was shot on Kodak 5218 and 5217, it was printed on Fuji 3513 DI print stock. “That was initially a budget decision,” says Orr, “but I also liked what [the Fuji stock] was doing with this movie. I thought the grain was slightly tighter, and it had a touch more contrast than the stocks that I had traditionally printed on. It’s a little greener overall, especially in the shadows, but we easily timed out any area that looked too green.”
Orr generally avoids lighting exteriors, and
was no exception. “I don’t think I lit any day exteriors in this movie,” he says. “I usually try to shoot in backlight, and I use a 12×12 muslin bounce or and ultra bounce and negative fill.” For several snow scenes, he had the crew lay large black swaths of fabric on the ground to eliminate some of the bounce from the snow.
For the night exteriors, Orr lit with what was already in place at locations, often industrial lighting with widely varying color temperatures. “Some of the locations were restaurants, so you’re dealing with fluorescents, sodium vapor tubes, etc. I mixed color temperatures whenever I could. I might have a pocket of cool, white fluorescent light in the frame, and then, somewhere else in the frame, there would be another element, like a mercury vapor source,” says Orr.
The production couldn’t afford balloons, so, for larger night exterior shots, Orr used either an 18K on a Condor or a pair of Maxi Brutes gelled with 1/4 blue and 1/8 green to create an ambient nighttime backlight. On the ground, he’d generally have a Mini Brute shooting through 8×8 muslin, with an egg crate on that. For tighter shots, he would use a Kino Flo through heavy diffusion, such as light or full grid cloth.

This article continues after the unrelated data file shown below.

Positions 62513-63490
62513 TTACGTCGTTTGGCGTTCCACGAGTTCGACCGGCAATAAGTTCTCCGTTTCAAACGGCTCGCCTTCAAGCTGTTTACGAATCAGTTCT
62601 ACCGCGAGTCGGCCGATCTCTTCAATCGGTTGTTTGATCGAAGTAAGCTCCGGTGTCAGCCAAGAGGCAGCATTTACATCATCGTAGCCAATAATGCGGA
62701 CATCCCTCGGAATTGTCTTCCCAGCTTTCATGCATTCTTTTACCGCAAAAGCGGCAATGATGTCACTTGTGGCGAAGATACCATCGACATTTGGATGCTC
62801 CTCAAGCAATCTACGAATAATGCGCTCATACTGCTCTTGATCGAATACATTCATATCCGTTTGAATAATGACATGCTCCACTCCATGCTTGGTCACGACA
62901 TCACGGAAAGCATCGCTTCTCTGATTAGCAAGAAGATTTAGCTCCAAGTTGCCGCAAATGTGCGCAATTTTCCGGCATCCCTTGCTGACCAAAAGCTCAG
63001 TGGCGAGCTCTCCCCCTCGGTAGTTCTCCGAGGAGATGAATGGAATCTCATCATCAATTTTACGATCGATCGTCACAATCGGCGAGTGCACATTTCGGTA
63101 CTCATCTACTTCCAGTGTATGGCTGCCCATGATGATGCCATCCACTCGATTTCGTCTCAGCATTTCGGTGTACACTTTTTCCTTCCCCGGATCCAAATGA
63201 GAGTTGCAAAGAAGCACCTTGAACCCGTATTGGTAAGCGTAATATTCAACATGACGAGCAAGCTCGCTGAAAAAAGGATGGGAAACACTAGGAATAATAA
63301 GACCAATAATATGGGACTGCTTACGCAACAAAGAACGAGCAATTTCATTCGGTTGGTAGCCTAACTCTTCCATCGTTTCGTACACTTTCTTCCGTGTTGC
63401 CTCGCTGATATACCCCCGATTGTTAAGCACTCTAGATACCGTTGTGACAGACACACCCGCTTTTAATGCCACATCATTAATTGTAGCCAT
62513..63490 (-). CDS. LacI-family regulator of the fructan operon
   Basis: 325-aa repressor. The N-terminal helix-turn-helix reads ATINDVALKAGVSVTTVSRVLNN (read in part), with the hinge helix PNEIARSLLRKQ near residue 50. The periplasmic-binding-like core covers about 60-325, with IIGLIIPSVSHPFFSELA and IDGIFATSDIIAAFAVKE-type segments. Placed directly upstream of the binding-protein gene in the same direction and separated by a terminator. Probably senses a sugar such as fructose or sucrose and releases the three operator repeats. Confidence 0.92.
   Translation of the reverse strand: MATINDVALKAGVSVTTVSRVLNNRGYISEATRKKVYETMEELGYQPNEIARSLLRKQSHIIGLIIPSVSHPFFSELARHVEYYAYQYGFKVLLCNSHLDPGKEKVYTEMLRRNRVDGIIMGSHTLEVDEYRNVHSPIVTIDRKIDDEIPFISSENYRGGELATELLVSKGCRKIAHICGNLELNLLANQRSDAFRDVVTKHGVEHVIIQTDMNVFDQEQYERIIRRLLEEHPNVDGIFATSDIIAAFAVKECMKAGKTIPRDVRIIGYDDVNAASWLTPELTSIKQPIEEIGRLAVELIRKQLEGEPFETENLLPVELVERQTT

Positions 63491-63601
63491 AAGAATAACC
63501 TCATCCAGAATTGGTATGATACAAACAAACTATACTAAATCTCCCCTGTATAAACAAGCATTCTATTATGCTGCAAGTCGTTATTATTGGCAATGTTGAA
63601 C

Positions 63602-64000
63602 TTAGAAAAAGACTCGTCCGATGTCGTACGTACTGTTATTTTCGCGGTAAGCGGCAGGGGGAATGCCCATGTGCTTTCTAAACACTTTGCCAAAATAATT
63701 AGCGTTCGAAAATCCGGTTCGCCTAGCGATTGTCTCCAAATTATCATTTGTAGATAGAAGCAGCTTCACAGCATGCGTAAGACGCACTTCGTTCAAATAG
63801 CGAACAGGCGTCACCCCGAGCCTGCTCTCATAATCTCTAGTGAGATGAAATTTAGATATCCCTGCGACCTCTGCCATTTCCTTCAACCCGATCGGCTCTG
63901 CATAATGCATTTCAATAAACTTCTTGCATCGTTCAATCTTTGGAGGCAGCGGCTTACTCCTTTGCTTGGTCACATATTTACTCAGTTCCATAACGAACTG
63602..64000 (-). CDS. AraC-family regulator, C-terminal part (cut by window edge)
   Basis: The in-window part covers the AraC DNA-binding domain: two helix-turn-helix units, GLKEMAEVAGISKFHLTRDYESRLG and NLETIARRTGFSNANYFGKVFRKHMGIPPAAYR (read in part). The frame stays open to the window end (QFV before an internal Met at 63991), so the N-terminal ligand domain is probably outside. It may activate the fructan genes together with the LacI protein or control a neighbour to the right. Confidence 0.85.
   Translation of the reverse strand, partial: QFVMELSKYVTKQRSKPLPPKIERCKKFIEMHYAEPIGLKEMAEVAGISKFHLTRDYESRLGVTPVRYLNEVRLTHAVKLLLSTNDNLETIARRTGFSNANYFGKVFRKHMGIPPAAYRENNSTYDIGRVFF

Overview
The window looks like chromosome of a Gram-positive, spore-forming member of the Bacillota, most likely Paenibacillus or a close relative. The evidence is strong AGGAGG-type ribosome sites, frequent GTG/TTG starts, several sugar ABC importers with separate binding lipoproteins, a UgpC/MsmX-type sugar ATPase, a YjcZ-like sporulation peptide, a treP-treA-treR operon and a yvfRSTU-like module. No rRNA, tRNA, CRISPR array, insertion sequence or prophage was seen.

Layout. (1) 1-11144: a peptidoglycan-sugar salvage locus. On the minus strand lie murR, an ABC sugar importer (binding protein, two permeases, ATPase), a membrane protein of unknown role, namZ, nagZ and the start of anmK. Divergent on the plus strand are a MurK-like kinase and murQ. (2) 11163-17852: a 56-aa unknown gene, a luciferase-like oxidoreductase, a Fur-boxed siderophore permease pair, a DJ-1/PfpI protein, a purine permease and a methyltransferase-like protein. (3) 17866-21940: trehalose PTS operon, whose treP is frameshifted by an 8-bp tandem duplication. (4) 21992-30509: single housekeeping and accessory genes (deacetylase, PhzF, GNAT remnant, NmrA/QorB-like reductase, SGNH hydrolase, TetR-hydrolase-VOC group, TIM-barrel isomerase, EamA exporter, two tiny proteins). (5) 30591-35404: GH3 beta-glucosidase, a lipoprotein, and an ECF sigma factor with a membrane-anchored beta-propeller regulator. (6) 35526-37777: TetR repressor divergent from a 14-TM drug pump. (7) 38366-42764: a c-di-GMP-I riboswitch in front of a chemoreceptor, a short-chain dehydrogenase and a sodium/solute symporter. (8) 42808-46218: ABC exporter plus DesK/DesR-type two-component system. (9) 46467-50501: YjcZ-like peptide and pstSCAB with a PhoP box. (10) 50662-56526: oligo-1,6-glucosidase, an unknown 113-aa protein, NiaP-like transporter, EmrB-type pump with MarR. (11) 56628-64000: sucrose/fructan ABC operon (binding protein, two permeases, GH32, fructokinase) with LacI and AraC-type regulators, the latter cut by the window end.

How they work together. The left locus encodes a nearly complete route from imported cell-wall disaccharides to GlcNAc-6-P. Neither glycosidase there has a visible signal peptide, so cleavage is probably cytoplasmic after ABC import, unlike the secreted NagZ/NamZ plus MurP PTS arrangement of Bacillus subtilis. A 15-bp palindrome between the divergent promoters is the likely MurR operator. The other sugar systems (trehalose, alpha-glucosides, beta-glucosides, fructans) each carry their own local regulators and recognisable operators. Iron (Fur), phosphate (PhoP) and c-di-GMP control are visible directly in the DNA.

For the sake of both artistry and economy, much of the film was shot in moving masters. “One of the things we wanted to try was to shoot as many scenes as possible in a single shot,” says Orr. “There are several scenes in the movie that are just covered in one shot, whether it’s handheld or on a dolly. We started doing this on
, but we really embraced it on
The crew would lay down one piece of track and the camera–either a Panavision Millennium or an XL–would be placed the dolly, usually with a 11:1 or a 4:1 zoom. Then the scene would be shot in one fluid camera setup, which involved following the actors’ cues with the zoom. “Many times I would use a very slow zoom,” says Orr. “On one take I might start wide and end up tight. On another take I might stay tight but on a different character. On another take I might start wide and end up wide. We could get two completely different angles from one piece of track, which allowed us to shoot scenes very quickly while giving the actors tremendous freedom. They didn’t have to worry about marks nearly as much. We didn’t do any of the traditional shooting from one side, then wrapping and moving to the other side for the reverse. Most importantly, it’s a style that really fit this movie. Many of those setups remain intact in the final film.”